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Modified Pump Curves

Modified Pump Curves

(OP)
I am reviewing a document for a duplex submersible sewage lift station and it makes reference to a modified pump head capacity curve where the friction losses in the suction and discharge piping of the individual pumps are omitted from the system head-capacity curve. It says "instead, these losses are subtracted from the head-capacity curves of the individual pumps to obtain modified pump head-capacity curves, which represent the head-capacity capabilities of the pump and its individual valves and piping combined." Apparently, this is a reference from Metcalf and Eddy Wastewater Engineering, Collection and Pumping of Wastewater, but I cannot seem to track down our copy.

If there is a wet well and an associated valve chamber with a plug valve and check valve, are they suggesting that the friction loss of all the piping and valves between the pump and the point where the two pumps flows combine is to be subtrated from the individual pump curves? Why would this be necessary? It sounds as though they are suggesting you do a system-head curve for the station over the flow range of the pump and subtract the resultant losses from the pump curve and then generate a system head curve for the common forcemain. Why not just use the original pump curves and generate a system head curve to determine the system performance?

RE: Modified Pump Curves

From your description it sounds as if they are doing exactly that. Why? At a guess they have established a "standard" set of piping system which they either supply as a package or believe is common and maybe they got tired of people not doing proper system curve calcualtions starting from the pump and then blaming the pump for not providing enough head. A bit odd alright but so long as you know where in the system the pump curve starts at you can then design away from that.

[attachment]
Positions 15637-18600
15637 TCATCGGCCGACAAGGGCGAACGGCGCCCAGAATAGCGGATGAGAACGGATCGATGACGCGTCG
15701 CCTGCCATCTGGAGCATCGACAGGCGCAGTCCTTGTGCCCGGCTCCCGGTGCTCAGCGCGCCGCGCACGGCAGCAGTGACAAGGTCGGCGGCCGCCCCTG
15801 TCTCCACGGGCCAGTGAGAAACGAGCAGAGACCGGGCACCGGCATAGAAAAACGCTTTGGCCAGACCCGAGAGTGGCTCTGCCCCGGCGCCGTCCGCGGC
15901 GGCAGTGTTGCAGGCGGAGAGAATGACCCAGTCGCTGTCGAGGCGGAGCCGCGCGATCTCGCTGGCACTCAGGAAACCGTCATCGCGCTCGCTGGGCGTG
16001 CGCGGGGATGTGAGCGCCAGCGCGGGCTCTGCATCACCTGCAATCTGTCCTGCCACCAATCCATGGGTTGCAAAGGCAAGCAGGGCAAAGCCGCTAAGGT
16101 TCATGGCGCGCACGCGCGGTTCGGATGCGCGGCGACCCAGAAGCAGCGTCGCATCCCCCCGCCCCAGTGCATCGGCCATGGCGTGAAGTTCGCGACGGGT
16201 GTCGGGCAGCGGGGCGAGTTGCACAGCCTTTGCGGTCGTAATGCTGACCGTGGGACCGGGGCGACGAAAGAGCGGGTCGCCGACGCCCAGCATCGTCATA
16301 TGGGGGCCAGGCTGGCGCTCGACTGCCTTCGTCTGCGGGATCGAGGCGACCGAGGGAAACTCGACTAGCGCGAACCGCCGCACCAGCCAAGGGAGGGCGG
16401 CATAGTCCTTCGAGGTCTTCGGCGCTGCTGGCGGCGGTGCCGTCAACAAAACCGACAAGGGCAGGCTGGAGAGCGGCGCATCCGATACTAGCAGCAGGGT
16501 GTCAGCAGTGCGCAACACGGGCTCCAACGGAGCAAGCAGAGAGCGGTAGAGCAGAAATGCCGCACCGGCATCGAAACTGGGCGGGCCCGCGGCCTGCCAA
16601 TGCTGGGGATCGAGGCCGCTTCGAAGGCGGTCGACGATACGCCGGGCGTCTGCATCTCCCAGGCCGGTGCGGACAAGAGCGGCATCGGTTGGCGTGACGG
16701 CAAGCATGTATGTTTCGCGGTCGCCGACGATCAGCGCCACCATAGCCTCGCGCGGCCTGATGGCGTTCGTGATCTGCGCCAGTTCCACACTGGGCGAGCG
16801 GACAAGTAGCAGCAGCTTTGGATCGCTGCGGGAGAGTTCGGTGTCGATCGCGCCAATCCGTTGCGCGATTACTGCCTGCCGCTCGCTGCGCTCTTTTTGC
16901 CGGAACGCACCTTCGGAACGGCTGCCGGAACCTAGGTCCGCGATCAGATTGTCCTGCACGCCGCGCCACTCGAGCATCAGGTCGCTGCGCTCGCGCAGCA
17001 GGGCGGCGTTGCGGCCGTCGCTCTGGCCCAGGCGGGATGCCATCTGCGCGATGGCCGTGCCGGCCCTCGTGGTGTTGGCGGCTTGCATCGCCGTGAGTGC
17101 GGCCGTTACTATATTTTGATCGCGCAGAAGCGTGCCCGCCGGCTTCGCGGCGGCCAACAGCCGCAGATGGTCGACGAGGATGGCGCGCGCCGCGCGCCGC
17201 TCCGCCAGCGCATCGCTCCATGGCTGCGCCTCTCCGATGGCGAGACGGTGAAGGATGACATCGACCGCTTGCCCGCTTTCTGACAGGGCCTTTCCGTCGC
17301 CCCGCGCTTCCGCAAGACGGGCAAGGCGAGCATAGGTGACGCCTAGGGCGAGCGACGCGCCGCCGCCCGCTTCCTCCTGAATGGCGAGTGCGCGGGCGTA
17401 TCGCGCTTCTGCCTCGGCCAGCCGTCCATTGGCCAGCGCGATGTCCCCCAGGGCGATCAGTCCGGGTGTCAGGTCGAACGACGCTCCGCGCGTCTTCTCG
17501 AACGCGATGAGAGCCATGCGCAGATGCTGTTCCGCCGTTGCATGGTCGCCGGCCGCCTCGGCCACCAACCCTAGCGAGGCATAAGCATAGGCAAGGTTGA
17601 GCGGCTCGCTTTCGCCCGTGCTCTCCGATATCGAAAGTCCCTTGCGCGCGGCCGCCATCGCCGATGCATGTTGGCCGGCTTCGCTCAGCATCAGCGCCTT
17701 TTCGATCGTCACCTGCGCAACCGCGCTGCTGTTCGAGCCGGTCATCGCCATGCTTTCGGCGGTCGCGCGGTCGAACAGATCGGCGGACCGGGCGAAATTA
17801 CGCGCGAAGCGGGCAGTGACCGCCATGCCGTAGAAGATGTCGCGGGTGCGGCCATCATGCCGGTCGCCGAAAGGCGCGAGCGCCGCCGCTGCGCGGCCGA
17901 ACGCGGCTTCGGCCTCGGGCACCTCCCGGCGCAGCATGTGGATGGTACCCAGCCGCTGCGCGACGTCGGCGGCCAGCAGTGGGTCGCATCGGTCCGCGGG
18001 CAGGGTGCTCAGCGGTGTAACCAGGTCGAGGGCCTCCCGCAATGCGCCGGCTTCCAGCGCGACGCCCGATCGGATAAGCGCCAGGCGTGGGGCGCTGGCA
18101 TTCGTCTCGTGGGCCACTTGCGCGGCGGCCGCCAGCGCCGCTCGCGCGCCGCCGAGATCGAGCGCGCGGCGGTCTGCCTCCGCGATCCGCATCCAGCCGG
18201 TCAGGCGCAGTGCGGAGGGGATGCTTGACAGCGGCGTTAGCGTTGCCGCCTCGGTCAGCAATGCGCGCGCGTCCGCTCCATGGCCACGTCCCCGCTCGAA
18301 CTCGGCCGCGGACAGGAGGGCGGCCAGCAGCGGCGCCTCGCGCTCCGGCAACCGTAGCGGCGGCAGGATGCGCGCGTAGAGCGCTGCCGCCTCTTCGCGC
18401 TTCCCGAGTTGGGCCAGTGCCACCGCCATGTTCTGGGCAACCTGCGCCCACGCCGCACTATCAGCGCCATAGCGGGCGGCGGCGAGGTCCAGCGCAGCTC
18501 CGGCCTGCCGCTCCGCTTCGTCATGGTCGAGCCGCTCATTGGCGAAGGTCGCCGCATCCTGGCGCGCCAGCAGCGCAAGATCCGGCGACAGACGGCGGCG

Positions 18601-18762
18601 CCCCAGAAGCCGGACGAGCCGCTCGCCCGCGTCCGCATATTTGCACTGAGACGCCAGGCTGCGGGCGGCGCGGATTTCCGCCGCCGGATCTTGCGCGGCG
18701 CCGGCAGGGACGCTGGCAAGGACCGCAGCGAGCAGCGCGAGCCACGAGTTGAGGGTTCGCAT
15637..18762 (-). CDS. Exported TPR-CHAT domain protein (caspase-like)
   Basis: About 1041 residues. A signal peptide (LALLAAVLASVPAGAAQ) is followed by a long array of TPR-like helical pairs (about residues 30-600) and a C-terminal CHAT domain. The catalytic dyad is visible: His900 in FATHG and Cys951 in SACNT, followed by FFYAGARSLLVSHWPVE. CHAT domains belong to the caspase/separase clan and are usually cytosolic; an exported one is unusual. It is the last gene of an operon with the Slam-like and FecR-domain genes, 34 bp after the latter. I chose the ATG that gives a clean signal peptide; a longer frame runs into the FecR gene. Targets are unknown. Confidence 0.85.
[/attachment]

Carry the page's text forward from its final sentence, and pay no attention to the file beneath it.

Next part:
My motto: Learn something new every day

Also: There's usually a good reason why everyone does it that way

RE: Modified Pump Curves

Using the pump curve modified in the way suggested simplifies the analysis of parallel pumping arrangements. It transfers part of the system curve that is unique and specific to each pump (the individual pump's suction and discharge losses) onto the pump curve. That way you can develop the system curve for the common piping system (supply, suction header, discharge header, distribution, etc.) based on total pump station flow, without reworking the system curve for different pumping scenarios (Pump A vs Pump B vs Pumps A & B etc.). The approach assumes constant speed pumps, or at least that the friction losses in the pump's unique suction and discharge piping does not significantly vary as the total pump station flow varies.

RE: Modified Pump Curves

(OP)
Thanks....makes perfect sense!

RE: Modified Pump Curves

Is there another way to do this so that don't have to mofify the pump curve that a pump manufacturers provided? I hesistate to mofiy what other has supplied.

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